Updated: Aug 29
Editor’s Note: COVID-19 has killed over 40,000 Americans, and is expected to kill tens of thousands more before this pandemic subsides. It has generated a nearly-nationwide lockdown, with many states and communities encouraging those who are able to stay home and avoid public spaces. This has caused delivery services for everything—from standard items like groceries, take-out and medications, to other, less-than-legal, substances—to thrive.
Over the next few weeks, Points is going to explore the effect of the quarantine on drugs and drug use in the United States and abroad. Today’s post was submitted by a guest blogger who chose to remain anonymous, given the illegal status of marijuana in their state, but who wanted to capture a sense of history in action, reporting on what buying cannabis was like during the lockdown.
If you’re interested in reporting on drug and alcohol use under quarantine where you are, get in touch. We believe it’s important to record history as it happens, especially as it involves substances and behaviors that rarely elicit front-page coverage. Email managing editor Emily Dufton at emily (dot) dufton (at) gmail (dot) com to suggest an article idea or for more information.
I had almost forgotten that delivery was an option. Though the state I live in hasn’t legalized marijuana, I can go across the border into Washington, DC, and find a “CBD store” where, after they scare kids away by asking to check ID, customers can go past the CBD lotions and tinctures to a case in the back where THC products are for sale. It’s fun; because DC legalized in a backward way where cannabis possession is legal but sales are not, you have to talk in code, like at a speakeasy. The customer says, “I’ll take this $80 sticker, please,” and in return, they’ll get a sticker that just happens to come with two pot-infused chocolate bars. Other “stickers” include gifts of infused candy, loose flower, or pre-rolled joints. I always enjoyed shopping for my pot in Washington because the whole experience felt like a knowing charade, where everyone was in on the joke. A wink and a nod, and I had enough pot to last me a couple of months, purchased in an actual store where I was treated like a beloved customer. Still, if asked by a cop, I can honestly say I’ve technically never bought weed in DC. I do, however, have quite a few stickers.
But now I was stuck at home, my stockpile of weed was drying up, and I wasn’t sure what I was going to do. Riding the metro into the city seemed like a foolish way to potentially expose myself to the virus, and besides, I wasn’t sure if my CBD store was considered an “essential business.” Medical marijuana dispensaries and liquor stores had the mayor’s approval to stay open, but a place that sold “stickers” and CBD? Probably not.
So, in a moment of desperation, I texted a friend, who offered to put me in touch with their “guy.” “He’s reliable and nice,” my friend said. “I’ll tell him you’ll get in touch.” They did, and the following day, I had weed delivered to my front door, just like Amazon or groceries.
If the speed with which my drugs were delivered is any indication, I’m clearly not the only person smoking my way through this pandemic. Bloomberg News reported earlier this month that “cannabis use hit an all-time high in March as lockdown measures spread across the U.S.,” noting that 33% of respondents in a recent poll reported using marijuana at some point in their lives, and 12.8% had used it in the past month. The report further detailed that sales spiked in March as people rushed to stockpile the drug ahead of the lockdown and potential dispensary closures, knowing they’d need to enough to see them through these strange times.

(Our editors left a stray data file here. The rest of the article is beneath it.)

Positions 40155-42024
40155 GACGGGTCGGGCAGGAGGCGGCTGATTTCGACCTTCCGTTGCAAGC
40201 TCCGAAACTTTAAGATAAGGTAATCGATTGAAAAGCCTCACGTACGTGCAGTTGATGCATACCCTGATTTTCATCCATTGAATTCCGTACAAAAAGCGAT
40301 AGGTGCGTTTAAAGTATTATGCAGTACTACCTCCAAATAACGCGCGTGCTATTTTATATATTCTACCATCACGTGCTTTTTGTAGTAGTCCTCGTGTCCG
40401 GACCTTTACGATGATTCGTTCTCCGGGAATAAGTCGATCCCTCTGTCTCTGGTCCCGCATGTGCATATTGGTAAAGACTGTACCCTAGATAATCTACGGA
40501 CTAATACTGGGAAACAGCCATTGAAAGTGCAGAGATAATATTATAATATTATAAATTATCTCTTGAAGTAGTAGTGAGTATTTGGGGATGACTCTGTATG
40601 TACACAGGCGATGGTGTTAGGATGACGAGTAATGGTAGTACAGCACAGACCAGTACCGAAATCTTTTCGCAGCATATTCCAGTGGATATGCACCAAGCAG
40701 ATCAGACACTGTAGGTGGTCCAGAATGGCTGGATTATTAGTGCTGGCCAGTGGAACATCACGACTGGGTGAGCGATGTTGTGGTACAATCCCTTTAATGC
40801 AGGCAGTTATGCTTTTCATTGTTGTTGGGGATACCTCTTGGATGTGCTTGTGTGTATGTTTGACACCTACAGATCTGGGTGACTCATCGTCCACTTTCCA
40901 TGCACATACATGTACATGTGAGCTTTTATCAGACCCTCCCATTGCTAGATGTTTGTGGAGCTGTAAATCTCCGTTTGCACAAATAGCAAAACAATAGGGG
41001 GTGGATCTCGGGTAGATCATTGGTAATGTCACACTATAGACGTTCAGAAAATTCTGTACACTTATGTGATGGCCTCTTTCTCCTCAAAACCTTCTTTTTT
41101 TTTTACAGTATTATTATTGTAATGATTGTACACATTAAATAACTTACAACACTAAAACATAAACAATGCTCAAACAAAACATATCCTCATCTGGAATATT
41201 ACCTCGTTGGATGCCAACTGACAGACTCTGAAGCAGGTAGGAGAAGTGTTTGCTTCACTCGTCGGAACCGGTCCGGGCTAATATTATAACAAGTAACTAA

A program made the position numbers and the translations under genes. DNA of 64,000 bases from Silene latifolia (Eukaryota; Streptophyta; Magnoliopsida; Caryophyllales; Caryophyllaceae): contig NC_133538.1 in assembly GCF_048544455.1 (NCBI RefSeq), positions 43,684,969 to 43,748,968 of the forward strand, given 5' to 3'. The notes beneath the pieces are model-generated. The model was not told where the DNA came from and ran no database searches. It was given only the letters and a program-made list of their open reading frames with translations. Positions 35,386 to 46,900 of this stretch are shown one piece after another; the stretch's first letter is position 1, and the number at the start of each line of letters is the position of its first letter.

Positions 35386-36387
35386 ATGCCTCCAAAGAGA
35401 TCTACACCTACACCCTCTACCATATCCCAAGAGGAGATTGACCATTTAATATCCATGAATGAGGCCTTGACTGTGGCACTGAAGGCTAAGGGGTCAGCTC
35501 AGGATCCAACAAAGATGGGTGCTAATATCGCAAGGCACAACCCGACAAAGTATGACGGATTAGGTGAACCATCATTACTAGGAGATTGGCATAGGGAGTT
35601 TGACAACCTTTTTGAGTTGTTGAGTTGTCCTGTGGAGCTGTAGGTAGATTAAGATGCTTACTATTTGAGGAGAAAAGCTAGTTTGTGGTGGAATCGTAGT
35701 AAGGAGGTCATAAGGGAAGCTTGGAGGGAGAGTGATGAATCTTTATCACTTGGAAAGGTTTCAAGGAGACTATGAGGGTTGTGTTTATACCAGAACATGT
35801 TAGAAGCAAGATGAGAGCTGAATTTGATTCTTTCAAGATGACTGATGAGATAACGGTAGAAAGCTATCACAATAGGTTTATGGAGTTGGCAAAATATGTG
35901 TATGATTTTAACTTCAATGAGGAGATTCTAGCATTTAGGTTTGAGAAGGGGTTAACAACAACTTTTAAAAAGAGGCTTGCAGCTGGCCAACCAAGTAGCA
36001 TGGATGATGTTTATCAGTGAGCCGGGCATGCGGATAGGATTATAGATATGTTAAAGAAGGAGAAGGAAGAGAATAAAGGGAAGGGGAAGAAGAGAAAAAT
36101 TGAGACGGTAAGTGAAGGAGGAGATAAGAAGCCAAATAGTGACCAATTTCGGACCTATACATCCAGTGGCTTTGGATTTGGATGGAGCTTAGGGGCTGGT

This shouldn’t come as a surprise. We’re living through circumstances that are unprecedented in our lifetimes. Stores, restaurants and schools are closed, and rates of anxiety and depression are high. We’re stuck at home, trying to navigate a world that seems rife with two disasters—unemployment and disease—while state and federal government officials battle over the next steps and hospital intensive care units fill with people fighting for their lives. With this much terror and uncertainty around, it’s as good a time as any to get a little stoned.
For those of us who don’t live in legalized areas, however, we couldn’t make a dispensary run before the economy, and society, shut down. Instead, we’re left with the same method that illicit substances have almost always been trafficked in: a hand-to-hand delivery system, with necessary human contact.
There are some obvious dangers to this practice. Beyond the legal danger of purchasing a Schedule I substance in an area that still considers possession a crime, both dealers and buyers run the risk of catching the disease. Products and money need to be handed over, individuals need to get close to one another to complete transactions, and, given the illegal nature of the products, most of this is done between sellers who require anonymity and buyers who have few customer protections. In fact, last month Buzzfeed detailed how complicated the corona virus has made life for dealers and users, who find it difficult to complete transactions and retain social distance, even as demand for cannabis products is going through the roof.
And yet, if my dealer’s demanding schedule was any indication, weed delivery systems are booming. Unlike brick and mortar businesses that have struggled to adapt to this new online and delivery-based environment, drugs have long been a product that thrives on individual orders and drop-offs. And, thankfully, my new dealer was a pro at handling the logistics. Though I had never contacted him before, he worked me into his schedule immediately. The day we were put in touch, he texted me a menu. No prices were attached, but the options were impressive: he had flower, edibles, dabs and more. I decided not to ask about prices—it seemed weird to haggle over text with the man who was tacitly agreeing to bring me drugs—and placed my order. Then we discussed some good times for the following day, and I agreed to meet him in front of my apartment building in about 24 hours.